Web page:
6: ascending scales of sixteenth show doubts, imbalance, push, fluidity,
7: immediately countered by a partner in the mirror with more complex harmonies.
8: Scales tilting and converging tides abandoned, before
9: the role hypnotic rhythm of a quarter-offs between the voices.
10: Axis of symmetry of the passacaglia , where cascades of sixteenth notes in chords flying over the issue.
11: Surprisingly Bach mutes the pedal, suddenly spurring the issue to the soprano range and variation to the bass clef.
12: The texture thickens in waves of four sixteenth generating the first climax, while
13: anticlimax therefore reduces the voices at a time, flowery phrasing cantabile.
14: The theme ostinato fades into quiet, implied as a shadow on the fleeting arpeggios,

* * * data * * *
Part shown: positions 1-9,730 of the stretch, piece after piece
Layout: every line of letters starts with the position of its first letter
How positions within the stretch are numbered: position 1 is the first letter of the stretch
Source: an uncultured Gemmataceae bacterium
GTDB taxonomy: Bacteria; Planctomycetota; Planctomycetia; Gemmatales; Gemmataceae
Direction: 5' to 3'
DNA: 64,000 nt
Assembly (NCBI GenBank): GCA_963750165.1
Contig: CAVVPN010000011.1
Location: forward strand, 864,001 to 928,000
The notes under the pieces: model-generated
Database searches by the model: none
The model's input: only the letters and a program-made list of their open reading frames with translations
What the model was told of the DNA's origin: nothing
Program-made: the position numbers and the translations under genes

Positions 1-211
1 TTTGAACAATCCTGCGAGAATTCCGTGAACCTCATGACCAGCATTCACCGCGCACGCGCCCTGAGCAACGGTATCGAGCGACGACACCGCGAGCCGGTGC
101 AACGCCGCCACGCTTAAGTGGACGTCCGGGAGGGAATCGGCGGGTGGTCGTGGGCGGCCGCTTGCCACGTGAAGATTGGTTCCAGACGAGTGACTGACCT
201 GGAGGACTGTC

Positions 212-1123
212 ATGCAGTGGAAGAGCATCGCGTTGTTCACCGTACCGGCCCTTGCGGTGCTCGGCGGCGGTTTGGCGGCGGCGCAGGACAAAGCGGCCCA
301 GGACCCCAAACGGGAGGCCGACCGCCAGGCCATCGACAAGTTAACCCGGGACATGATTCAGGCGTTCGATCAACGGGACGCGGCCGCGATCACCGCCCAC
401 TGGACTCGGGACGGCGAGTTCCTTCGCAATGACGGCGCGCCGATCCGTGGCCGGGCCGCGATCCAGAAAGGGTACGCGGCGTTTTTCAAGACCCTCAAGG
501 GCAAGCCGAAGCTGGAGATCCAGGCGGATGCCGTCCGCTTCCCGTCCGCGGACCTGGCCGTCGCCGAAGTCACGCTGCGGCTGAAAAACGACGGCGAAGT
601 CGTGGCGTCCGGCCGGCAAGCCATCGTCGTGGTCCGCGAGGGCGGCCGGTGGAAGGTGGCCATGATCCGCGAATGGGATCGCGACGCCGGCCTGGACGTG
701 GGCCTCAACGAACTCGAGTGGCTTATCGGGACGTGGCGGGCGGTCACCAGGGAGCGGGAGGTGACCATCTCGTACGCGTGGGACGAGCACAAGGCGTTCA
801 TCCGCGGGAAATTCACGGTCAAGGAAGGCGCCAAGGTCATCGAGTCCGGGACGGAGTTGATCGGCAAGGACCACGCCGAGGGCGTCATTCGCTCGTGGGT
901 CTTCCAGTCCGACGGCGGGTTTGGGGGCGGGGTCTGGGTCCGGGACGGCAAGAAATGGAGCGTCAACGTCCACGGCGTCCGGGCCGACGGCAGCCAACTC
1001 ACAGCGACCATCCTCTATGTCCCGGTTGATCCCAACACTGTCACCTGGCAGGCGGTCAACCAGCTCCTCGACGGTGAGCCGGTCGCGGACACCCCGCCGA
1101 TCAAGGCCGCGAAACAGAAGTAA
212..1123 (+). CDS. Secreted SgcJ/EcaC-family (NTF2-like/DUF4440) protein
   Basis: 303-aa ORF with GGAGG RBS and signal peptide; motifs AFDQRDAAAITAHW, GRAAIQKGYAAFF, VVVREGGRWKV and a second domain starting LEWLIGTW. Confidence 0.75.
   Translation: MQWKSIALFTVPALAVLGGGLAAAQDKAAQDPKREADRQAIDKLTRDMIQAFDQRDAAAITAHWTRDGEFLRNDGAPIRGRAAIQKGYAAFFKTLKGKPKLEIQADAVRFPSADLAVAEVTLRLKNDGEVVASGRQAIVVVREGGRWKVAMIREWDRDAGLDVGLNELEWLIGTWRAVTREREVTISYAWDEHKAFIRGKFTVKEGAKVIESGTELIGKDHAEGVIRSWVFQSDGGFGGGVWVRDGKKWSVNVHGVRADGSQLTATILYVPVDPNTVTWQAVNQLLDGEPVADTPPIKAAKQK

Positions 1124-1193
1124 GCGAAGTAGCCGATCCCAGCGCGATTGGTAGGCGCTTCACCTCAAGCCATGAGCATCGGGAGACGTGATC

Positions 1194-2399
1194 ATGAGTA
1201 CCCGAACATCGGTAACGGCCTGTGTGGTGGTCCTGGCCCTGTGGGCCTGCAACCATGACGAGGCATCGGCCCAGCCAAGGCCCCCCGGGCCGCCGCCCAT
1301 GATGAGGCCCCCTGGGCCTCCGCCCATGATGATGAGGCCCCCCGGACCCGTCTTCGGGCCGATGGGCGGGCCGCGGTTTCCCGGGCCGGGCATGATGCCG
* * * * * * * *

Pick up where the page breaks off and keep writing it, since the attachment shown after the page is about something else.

15: Ghostly hovering four octaves in this deep change that closes the middle section.
16: Outbreak triumphant pedal dissonant harmonies accompanied by six voices,
17: lightweight spun triplets, firmly cemented pillar conclusive in C minor.
18: Solidified cement harmonious symmetry requires the reflection of irregular metric of 5 and 4 and
19: the mimesis of dense syncopated layers 2 and 1.
20: The change doubles the upper voices concluding a bilateral riveting counterpoint chords.

To escape the deadlock interval Bach crown the work with a complex double fugue that springs from the last chord of the passacaglia , extending the move melodic rhythm typical of the genre to a new dimension harmonic and contrapuntal, swapping every possible layer and texture, perhaps with a sense of liberation in heaven.